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The Plough, Gender Roles, and Corruption

Listed author(s):
  • Hazarika, Gautam

    ()

    (The University of Texas Rio Grande Valley)

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    Cross-national empirical studies of corruption commonly find that nations in which women play a greater role in economic and public life suffer less corruption. This finding has been controversial in that measures of women's participation in the labour force and politics are potentially endogenous. This study uses an aspect of national ancestral geography as an instrumental variable towards estimating the true causal effect of gender upon corruption. The ensuing estimates indicate that ordinary least squares estimates of the coefficients of regressors measuring women's economic and political influ-ence, in regressions in which measured corruption is the dependent variable, are substantially biased.

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    File URL: http://ftp.iza.org/dp10426.pdf
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    Paper provided by Institute for the Study of Labor (IZA) in its series IZA Discussion Papers with number 10426.

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    Length: 29 pages
    Date of creation: Dec 2016
    Handle: RePEc:iza:izadps:dp10426
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    1. Nathan Nunn & Diego Puga, 2012. "Ruggedness: The Blessing of Bad Geography in Africa," The Review of Economics and Statistics, MIT Press, vol. 94(1), pages 20-36, February.
    2. Alberto Alesina & Paola Giuliano & Nathan Nunn, 2013. "On the Origins of Gender Roles: Women and the Plough," The Quarterly Journal of Economics, Oxford University Press, vol. 128(2), pages 469-530.
    3. Debski, Julia & Jetter, Michael, 2015. "Gender and Corruption: A Reassessment," IZA Discussion Papers 9447, Institute for the Study of Labor (IZA).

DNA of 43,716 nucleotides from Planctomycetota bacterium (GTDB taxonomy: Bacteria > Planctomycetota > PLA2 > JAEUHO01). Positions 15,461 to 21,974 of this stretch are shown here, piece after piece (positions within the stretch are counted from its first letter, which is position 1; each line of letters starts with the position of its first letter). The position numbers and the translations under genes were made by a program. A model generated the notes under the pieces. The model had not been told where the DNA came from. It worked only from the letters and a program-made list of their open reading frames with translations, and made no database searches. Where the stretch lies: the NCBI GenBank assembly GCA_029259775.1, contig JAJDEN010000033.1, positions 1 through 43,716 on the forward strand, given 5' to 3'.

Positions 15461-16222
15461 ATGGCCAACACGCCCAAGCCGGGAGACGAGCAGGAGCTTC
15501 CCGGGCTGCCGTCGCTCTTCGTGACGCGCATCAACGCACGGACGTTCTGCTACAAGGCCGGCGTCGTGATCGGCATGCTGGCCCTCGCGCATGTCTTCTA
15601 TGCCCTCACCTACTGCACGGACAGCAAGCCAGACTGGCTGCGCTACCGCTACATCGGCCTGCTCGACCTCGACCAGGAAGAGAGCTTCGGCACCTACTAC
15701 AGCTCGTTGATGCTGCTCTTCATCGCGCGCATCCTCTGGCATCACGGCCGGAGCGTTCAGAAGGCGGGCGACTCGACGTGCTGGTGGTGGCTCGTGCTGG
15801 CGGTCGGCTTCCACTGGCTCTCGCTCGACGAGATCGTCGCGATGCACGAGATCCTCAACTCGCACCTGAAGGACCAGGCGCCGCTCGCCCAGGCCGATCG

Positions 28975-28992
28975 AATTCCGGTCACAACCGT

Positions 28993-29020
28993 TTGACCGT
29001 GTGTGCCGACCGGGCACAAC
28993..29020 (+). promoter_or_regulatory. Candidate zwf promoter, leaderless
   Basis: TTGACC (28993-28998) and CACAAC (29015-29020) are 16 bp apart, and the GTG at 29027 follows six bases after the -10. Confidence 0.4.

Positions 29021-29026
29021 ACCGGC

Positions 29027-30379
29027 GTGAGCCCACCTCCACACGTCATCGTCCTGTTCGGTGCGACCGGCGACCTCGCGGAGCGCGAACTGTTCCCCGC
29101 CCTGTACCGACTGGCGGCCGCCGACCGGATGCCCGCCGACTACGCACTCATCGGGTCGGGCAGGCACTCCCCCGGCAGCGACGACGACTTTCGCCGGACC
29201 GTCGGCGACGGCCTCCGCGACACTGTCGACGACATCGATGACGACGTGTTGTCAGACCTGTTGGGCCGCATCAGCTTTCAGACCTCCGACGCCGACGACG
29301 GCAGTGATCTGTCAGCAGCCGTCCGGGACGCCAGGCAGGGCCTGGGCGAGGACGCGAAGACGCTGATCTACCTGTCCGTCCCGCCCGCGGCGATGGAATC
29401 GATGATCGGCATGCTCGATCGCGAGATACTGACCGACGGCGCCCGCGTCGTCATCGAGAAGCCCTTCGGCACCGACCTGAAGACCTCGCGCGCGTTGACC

4. Günther G. Schulze & Björn Frank, 2003. "Deterrence versus intrinsic motivation: Experimental evidence on the determinants of corruptibility," Economics of Governance, Springer, vol. 4(2), pages 143-160, 08.
    5. Barro, Robert J. & Lee, Jong Wha, 2013. "A new data set of educational attainment in the world, 1950–2010," Journal of Development Economics, Elsevier, vol. 104(C), pages 184-198.
    6. Rachel M. McCleary & Robert J. Barro, 2006. "Religion and Economy," Journal of Economic Perspectives, American Economic Association, vol. 20(2), pages 49-72, Spring.
    7. Dollar, David & Fisman, Raymond & Gatti, Roberta, 2001. "Are women really the "fairer" sex? Corruption and women in government," Journal of Economic Behavior & Organization, Elsevier, vol. 46(4), pages 423-429, December.
    8. Rachel Croson & Uri Gneezy, 2009. "Gender Differences in Preferences," Journal of Economic Literature, American Economic Association, vol. 47(2), pages 448-474, June.
    9. Björn Frank & Johann Graf Lambsdorff & Frédéric Boehm, 2011. "Gender and Corruption: Lessons from Laboratory Corruption Experiments," The European Journal of Development Research, Palgrave Macmillan;European Association of Development Research and Training Institutes (EADI), vol. 23(1), pages 59-71, February.
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